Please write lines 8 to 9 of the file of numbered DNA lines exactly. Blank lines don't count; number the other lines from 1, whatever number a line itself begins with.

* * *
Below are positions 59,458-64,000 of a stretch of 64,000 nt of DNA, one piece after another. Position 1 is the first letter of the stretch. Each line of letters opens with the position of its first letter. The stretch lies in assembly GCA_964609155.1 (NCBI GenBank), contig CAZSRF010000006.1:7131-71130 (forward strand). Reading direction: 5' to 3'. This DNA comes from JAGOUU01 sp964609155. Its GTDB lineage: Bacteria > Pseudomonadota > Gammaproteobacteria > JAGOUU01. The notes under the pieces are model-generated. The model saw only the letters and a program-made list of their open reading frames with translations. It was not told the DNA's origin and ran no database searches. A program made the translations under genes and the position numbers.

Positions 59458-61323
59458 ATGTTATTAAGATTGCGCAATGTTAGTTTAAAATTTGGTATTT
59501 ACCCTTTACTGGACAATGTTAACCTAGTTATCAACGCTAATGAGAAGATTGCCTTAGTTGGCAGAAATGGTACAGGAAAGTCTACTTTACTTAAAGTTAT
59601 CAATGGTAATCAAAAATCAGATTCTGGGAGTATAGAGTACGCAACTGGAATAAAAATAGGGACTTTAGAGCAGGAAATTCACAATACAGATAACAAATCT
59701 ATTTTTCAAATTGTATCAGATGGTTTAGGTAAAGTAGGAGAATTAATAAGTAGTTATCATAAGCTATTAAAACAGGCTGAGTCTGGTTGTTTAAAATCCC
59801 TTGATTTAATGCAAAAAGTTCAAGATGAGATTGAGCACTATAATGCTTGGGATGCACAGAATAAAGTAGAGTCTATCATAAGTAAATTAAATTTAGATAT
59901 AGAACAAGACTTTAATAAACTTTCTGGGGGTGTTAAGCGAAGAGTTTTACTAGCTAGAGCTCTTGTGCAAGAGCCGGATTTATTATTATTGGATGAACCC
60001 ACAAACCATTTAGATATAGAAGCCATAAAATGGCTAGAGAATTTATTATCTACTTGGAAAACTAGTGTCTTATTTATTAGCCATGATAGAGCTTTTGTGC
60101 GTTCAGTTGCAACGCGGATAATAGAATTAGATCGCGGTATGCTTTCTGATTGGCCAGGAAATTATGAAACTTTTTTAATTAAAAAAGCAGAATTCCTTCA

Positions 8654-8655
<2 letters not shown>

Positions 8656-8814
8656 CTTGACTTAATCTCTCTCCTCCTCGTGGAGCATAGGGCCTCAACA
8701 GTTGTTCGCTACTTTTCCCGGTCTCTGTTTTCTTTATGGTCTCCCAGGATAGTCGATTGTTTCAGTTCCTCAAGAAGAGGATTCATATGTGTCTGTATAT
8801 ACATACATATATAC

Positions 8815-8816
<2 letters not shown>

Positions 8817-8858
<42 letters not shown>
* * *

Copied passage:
59901 AGAACAAGACTTTAATAAACTTTCTGGGGGTGTTAAGCGAAGAGTTTTACTAGCTAGAGCTCTTGTGCAAGAGCCGGATTTATTATTATTGGATGAACCC
60001 ACAAACCATTTAGATATAGAAGCCATAAAATGGCTAGAGAATTTATTATCTACTTGGAAAACTAGTGTCTTATTTATTAGCCATGATAGAGCTTTTGTGC